For the first time in a dog’s age I cracked open one of her review collections: I Lost It at the Movies. And, though I never found her essay on Three Women (I did suss out that he’d improvised the film from a dream), in my search I fell knee-deep under her spell as well. In a way, Altman and Kael’s tone is of a piece: marked by a high-minded chattiness that never borders on pretension even when it misses the mark. What distinguishes Kael’s writing, even after all these years and even in this era of critical oversaturation, is that she’s writing for someone who’s already seen the movie.

She never lost what they call in yogic circles “beginner’s mind,” always demonstrating a generosity more typical of viewers who’ve paid for a sitter and consumed a heady cocktail of popcorn and smashing trailers before the feature. It’s why her now-infamous second person voice doesn’t grate nearly as much as when others slather it on: she really was talking to us. Her reviews were written as if we were all cradling cups of tea around a kitchen table after having seen the movie togther, savoring the pleasure of the experience with a satisfying post-mortem. That’s why, even when she didn’t like a film in question, her prose never devolved into vitriol.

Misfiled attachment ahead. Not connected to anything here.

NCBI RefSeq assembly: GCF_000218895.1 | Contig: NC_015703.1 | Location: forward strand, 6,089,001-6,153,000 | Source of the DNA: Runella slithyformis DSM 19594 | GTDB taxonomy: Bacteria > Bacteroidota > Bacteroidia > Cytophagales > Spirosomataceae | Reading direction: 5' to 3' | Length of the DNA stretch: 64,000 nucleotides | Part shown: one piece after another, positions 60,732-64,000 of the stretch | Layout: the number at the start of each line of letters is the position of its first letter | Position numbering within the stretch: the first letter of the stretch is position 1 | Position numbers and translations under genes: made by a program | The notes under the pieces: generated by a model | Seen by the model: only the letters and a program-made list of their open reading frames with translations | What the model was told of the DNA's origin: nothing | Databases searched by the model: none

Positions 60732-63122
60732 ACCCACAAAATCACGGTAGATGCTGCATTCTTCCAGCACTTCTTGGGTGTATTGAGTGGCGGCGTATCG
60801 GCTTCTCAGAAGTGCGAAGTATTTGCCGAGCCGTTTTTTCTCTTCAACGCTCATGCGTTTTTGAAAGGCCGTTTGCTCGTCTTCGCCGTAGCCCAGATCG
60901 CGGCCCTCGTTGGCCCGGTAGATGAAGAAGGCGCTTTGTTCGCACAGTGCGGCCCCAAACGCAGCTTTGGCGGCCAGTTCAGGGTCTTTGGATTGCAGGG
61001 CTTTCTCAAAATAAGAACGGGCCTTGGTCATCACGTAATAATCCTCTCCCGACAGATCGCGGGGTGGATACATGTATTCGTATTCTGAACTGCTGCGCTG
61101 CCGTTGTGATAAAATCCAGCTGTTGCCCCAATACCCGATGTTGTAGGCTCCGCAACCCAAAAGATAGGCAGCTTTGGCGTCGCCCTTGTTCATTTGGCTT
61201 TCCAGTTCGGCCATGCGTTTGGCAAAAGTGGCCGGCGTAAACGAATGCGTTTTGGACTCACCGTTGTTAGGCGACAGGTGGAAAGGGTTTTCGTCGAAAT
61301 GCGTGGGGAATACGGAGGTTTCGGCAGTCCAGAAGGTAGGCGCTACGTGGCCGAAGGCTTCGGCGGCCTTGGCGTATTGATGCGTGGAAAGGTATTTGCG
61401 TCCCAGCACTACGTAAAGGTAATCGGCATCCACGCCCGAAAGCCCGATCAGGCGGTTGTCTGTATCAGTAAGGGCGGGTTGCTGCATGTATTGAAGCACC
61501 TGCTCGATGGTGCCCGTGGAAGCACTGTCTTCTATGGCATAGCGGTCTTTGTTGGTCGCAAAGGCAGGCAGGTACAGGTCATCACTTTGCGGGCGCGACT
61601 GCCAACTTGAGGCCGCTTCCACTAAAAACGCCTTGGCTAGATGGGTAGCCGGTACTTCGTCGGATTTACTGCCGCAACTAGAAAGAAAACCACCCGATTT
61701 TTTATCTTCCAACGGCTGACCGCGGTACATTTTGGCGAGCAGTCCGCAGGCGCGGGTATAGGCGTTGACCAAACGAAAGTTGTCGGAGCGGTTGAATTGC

Her musings on the ’60s and ’70s classics are best remembered; how (like Sontag, like Warhol) she relished jop and pazz and dispensed briskly with such dichotomies as high and low culture that other critics still drew upon with a straight face. But even when reviewing a mostly mediocre batch, like the films in Movie Love, her collection of 1989-1991 reviews, she drew upon her significant body of knowledge to excavate positives — a lingering shot, a director’s development, a new actor’s performance. And when she did find fault, she did so cheerily, with no loser-in-a-black-cape fury fueling her assessments.